I’ve written about salt many times before (use the site’s search field to find posts), pointing out that there is no conclusive evidence that salt is bad for you unless you eat a bucket of it a day (and a bucket of spring water would also probably kill you). In most cases, my point has been that taking salt out of food renders it flavourless, since salt is a flavour enhancer.
Current ‘wisdom’ says that you should not eat more than 6g of salt a day (around one teaspoon). Since salt is a chemical compound of sodium and chlorine, and it is the sodium which is the alleged problem, 6g of salt is equivalent to about 2.4g of sodium. But what these ‘experts’ fail to clarify or delve into is that many natural foods contain sodium in the first place. A 100g portion of virtually any fish contains at least a fifth of your daily recommended daily sodium intake (RDA). A similar portion of any cheese contains between a fifth and more than a half of your RDA. Almost any unprocessed food item contains sodium in measurable amounts, so you’re going to get sodium whether you like it or not.
Without getting into the minefield of whether 6g of salt applies just to added salt or all sodium from any source, let’s get back to that Salt Awareness thing. They had identified the top 20 ‘saltiest snacks’ and expressed the results ‘per 100g. Thus, Peperami was no. 2 on the list as having 4.1g of salt. The problem is that a single Peperami only weighs 25g, and that ‘shocking’ figure assumes that you eat four of them.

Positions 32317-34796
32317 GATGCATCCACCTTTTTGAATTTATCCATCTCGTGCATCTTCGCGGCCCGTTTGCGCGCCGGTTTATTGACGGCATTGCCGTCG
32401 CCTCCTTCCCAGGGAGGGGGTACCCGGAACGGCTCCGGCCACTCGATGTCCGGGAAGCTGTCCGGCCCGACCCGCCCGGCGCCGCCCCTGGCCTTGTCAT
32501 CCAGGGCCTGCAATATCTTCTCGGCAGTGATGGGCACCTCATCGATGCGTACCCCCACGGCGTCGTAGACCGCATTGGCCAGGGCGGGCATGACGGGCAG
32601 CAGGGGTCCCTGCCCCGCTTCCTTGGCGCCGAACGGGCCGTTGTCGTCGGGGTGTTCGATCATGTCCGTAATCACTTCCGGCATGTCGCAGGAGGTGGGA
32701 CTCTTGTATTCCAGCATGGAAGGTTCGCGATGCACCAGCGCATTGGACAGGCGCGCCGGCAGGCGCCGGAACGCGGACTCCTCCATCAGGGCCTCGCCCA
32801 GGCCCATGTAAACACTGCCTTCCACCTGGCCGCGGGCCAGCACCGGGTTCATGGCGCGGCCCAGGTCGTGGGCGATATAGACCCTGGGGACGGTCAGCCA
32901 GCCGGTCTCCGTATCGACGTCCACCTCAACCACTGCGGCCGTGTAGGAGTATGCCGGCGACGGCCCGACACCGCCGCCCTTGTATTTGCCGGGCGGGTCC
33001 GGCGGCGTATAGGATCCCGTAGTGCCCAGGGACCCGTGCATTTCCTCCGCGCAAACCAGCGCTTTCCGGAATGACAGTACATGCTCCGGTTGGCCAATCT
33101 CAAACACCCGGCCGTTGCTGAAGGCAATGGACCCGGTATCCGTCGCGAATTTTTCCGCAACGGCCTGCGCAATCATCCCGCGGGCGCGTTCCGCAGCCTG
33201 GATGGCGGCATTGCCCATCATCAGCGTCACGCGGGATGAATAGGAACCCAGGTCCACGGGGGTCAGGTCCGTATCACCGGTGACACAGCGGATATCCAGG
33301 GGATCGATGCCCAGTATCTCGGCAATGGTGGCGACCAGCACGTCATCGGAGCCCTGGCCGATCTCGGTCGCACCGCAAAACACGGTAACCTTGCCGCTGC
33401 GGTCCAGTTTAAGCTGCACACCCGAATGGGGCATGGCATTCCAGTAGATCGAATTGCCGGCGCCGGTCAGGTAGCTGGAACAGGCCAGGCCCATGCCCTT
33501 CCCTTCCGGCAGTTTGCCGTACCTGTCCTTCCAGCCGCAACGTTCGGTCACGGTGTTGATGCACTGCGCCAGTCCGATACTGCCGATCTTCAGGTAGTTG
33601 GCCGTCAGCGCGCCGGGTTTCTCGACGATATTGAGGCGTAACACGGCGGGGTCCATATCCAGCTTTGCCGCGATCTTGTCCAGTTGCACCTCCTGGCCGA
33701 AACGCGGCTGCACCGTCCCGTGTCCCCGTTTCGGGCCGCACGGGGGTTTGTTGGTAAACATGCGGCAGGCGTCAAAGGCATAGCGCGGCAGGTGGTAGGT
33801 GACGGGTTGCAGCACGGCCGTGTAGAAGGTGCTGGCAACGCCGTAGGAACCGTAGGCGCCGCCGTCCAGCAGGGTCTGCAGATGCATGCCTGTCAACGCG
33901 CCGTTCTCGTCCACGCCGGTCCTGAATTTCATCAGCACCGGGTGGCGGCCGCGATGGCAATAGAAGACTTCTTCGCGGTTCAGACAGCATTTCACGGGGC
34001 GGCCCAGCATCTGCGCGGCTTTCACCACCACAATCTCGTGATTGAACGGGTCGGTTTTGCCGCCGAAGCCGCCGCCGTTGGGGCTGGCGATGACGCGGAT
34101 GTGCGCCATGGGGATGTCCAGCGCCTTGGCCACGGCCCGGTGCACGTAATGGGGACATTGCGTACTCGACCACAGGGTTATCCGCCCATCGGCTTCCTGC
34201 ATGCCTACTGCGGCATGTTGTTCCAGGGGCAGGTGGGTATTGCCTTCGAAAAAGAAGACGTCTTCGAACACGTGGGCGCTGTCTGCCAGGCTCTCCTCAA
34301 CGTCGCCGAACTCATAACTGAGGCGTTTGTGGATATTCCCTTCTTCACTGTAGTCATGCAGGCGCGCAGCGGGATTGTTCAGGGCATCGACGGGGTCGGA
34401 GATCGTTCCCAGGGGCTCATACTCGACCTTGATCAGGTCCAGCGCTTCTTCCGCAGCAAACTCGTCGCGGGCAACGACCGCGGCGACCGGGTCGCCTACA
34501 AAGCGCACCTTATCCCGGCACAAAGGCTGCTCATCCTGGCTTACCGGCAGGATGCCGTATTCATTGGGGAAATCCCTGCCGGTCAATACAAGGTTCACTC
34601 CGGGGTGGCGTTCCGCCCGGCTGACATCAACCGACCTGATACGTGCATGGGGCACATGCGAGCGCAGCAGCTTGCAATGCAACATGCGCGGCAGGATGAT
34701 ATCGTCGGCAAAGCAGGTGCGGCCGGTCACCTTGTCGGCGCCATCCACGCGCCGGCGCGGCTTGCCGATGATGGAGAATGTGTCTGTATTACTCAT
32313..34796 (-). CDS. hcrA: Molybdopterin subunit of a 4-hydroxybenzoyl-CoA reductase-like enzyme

They also dissed Space Raiders Pickled Onion snacks, at no. 3, for having 3.3g of salt. Except that a single 22g pack of these only contains about 0.6g of salt. You can see how misleading this is.
At no. 14 was Babybel, those little cheese circles you can buy, with 1.8g of salt. A single Babybel weighs 22g, and so contains only 0.4g of salt.
At no. 16 there was the obligatory slur on Heinz’s Tomato Ketchup, also with 1.8g of salt. But a typical serving of ketchup is about the same weight as a Babybel, so again only contains 0.4g of salt.
And my favourite one is Dairylea Cheese Triangles, with 1.7g of salt. A single triangle weighs 17.5g, so you’d have to eat almost the whole pack to be anywhere near 1.7g.
Then there is Hellman’s Mayonnaise, with 1.6g of salt. Except that depending on how you use it, a single serving of Hellman’s can be as little as 10g – or less than 0.2g of salt.
The fact that there are people who are so stupid as to eat ten Peperamis or half a bottle of ketchup in a single sitting is irrelevant. The fact remains that the figures provided are purposely misleading about a subject which no one understands.
This nanny state gets ever worse. You can’t buy anything these days that tastes any good because they’ve removed the bloody salt and sugar from it. I had a couple of hash browns from McDonalds this morning and they were devoid of flavour (they only have any if they’re crispy, and mine were bordering on soggy).
When I came home I saw this article aggregated by MSN from the Huffington Post. Neither of them are to blame for anything – the real pain in the arse is a British food nanny TV show called ‘Tricks of the Restaurant Trade’. They’ve apparently made the ‘shocking’ discovery that when you add dressing to salad, the calories go up, and that hot tomato soup contains added salt and sugar.
They cited Greggs, whose Cream of Tomato Soup claims to contain 5.7g of sugar per 300g portion – but which, when measured, was found to contain over 25g. My guess here is that Greggs calculated how much sugar they had added to their recipe, and omitted the sugar already there from the tomatoes. Take 300g of canned tomatoes and you’d find over 13g of sugar naturally present, so add another 6g and you’re not far off what Greggs claimed (the TV crew also had a larger sample than 300g and declared the total sugars, and were too stupid to adjust the figures pro rata – probably to make Greggs look bad on purpose).
Greggs has said it will reformulate if necessary – but they should leave it alone. If they take out the added sugar it’ll just be like eating tomatoes, and you don’t need much help if you just want to do that.